By William Jones, Contributing Reporter
RIO DE JANEIRO, BRAZIL – The Eighth Global Investigative Journalism Conference was held last week at the city’s PUC university, featuring a host of guest speakers that included American journalist Glenn Greenwald, the man responsible for bringing Edward Snowden’s revelations about the NSA to global attention.
This was the first time that the hosts, The Global Investigative Journalism Network (GIJN), had opted to hold the event in the Southern Hemisphere, bringing together over 4,000 journalists from 100 different countries.The event is designed to promote and support journalist’s best practice, at the same time ensuring the freedom of information and transparency of documents for those in investigative practices.
Among the other key speakers were Catalina Botero, Freedom of Expression Rapporteur for the Organization of American States who was keen to stress the role that journalists play in the dissemination of information. “In the alleged democracies, the thermometer is free speech,” she declared, “And investigation journalism is the mercury.”
Brazil’s Supreme Court Chief Justice, Joaquim Barbosa, Pulitzer Prize winners Sarah Cohen of the New York Times and The Guardian’s David Leigh were also present, prompting Frank La Rue, United Nations Special Reporter to announce; “This is one of the most, if not the most, important meeting of investigative journalists in the world.”
This year’s forum of journalism’s leading thinkers incorporated not only the GIJN but also the Brazilian Association of Investigative Journalists (ABRAJI) and the Latin American Conference of Investigative Journalism (COLPIN). The result was dubbed a ‘muckraking university’ where visitors could learn the skills of digging out and exposing misconduct.
“This year we will have three meetings in one. It will be the World Cup of investigative journalism,” said Marcelo Moreira, president of ABRAJI, in an interview before the weekend began.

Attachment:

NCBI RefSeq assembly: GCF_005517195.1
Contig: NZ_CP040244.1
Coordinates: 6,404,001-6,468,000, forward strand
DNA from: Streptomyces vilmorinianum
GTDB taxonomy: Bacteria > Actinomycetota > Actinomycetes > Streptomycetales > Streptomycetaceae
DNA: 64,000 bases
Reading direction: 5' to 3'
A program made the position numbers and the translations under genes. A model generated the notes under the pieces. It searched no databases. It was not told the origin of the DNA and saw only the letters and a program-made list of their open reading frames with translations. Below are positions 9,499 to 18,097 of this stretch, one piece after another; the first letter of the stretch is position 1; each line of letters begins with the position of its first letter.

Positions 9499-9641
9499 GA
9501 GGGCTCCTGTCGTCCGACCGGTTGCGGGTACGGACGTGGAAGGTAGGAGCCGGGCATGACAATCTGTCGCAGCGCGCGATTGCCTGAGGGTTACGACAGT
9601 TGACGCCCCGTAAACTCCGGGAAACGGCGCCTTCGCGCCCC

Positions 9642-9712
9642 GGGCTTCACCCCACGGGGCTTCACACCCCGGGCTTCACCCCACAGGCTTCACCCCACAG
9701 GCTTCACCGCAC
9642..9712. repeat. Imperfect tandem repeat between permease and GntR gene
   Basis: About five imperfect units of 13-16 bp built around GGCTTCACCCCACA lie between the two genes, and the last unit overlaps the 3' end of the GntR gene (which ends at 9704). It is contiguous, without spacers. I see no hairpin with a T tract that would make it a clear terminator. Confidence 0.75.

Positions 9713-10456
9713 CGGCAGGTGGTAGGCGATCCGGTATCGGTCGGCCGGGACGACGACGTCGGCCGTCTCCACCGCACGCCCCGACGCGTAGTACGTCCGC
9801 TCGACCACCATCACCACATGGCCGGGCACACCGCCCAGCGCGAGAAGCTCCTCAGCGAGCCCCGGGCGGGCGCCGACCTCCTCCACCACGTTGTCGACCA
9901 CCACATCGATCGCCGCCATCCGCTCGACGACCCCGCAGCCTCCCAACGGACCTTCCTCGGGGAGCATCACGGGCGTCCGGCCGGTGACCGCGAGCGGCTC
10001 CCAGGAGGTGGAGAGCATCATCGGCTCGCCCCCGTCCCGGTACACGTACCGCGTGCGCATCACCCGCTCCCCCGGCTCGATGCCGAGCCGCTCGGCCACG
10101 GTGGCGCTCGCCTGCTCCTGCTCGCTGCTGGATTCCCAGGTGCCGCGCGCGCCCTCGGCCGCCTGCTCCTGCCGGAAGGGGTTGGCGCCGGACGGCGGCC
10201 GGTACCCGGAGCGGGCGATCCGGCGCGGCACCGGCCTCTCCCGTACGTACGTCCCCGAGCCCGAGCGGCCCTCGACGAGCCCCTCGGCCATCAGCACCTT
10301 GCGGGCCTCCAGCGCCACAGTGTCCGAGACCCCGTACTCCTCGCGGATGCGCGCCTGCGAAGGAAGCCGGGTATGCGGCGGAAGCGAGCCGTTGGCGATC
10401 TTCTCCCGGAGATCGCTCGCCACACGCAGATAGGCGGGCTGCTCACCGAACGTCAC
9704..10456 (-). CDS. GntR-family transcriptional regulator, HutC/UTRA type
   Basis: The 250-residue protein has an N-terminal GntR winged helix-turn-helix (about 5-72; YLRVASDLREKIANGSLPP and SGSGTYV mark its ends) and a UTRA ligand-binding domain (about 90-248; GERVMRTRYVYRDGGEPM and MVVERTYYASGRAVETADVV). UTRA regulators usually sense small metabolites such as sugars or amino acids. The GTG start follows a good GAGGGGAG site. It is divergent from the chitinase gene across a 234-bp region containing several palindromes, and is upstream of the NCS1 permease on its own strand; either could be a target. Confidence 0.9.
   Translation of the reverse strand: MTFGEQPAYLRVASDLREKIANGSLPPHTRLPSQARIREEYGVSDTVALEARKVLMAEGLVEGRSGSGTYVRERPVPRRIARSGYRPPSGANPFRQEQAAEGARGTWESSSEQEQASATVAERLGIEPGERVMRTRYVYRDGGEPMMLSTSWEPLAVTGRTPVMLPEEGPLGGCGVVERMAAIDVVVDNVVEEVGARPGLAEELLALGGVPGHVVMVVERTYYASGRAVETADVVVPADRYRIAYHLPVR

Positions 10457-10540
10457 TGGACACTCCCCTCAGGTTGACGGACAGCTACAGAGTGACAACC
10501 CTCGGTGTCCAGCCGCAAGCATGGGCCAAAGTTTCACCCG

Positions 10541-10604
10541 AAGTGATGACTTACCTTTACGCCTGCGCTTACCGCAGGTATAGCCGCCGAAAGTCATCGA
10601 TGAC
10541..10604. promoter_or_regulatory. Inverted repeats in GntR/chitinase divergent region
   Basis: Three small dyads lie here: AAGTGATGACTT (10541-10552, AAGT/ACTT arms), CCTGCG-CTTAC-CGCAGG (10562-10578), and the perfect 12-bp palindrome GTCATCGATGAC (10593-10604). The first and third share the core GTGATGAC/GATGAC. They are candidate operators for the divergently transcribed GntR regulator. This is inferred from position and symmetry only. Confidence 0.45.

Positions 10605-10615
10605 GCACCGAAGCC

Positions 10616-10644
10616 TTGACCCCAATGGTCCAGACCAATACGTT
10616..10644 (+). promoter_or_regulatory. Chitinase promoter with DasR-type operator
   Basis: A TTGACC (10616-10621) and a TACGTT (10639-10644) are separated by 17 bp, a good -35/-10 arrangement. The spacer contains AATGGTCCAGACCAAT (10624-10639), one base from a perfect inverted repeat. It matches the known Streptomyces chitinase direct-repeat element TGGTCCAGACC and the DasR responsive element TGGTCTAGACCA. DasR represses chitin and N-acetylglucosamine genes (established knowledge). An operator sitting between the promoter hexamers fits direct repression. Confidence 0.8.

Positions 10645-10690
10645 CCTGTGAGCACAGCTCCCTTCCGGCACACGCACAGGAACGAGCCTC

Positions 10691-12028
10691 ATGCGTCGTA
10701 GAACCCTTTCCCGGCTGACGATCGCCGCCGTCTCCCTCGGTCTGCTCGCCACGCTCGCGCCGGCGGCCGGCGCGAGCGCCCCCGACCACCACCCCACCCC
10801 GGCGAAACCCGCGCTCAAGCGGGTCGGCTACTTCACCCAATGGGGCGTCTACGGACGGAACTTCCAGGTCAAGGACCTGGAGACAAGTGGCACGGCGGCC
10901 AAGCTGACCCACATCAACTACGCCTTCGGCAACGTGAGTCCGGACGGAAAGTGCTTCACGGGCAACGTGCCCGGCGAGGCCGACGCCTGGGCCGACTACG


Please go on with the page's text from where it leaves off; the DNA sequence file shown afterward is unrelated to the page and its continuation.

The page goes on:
Among the disciplines at hand, workshops were held for visitors and aspiring investigative journalists to receive experience and gain knowledge of data visualization, mapping, tracking social media, statistics, network analysis, text mining, web scraping, and cleaning data.
The collaborative workshops had the objective of ensuring the ethical practices of socially conscious journalism, while at the same time training the next generation of investigative journalists.
The program included events such as a ‘hackathon’, promoted by the Mozilla Foundation, which, according to Moreira, was “a kind of marathon with young journalists and programmers to develop applications related to investigative journalism.”
The presence of Glenn Greenwald undoubtedly added a timely weight to the event, with the journalist announcing that there were still “complex, deep and shocking” documents to come out and that “four or five stories will soon be released soon.” Having previously said that the NSA is as much about journalism as terrorism, he used the occasion to question the U.S. policy of tapping the communications of Petrobras. “I don’t think that Petrobras houses pedophiles or terrorists, so if it wasn’t for economic reasons, what was it for? They are interested in Brazil’s minerals.”
David Leigh also received a GIJN Lifetime Achievement Award. The 67 year-old journalist who worked closely with Julian Assange told the conference: “Some things in investigatibe journalism don’t change. We fight the power, we fight the corporations… As I’ve got older I’ve cracked on doing the same thing because the battle is endless.”
Previous editions have been held in Copenhagen (2003), Amsterdam (2005), Toronto (2007), Lillehammer (2008), Geneva (2010) and Kiev (2011). Since the first event, GIJN has grown to the size of more than ninety organizations from forty different countries for a numerous news groups to conduct training and provide resources to like-minded people from investigative journalism. The conference in 2015 will be held in Lillehammer, Norway.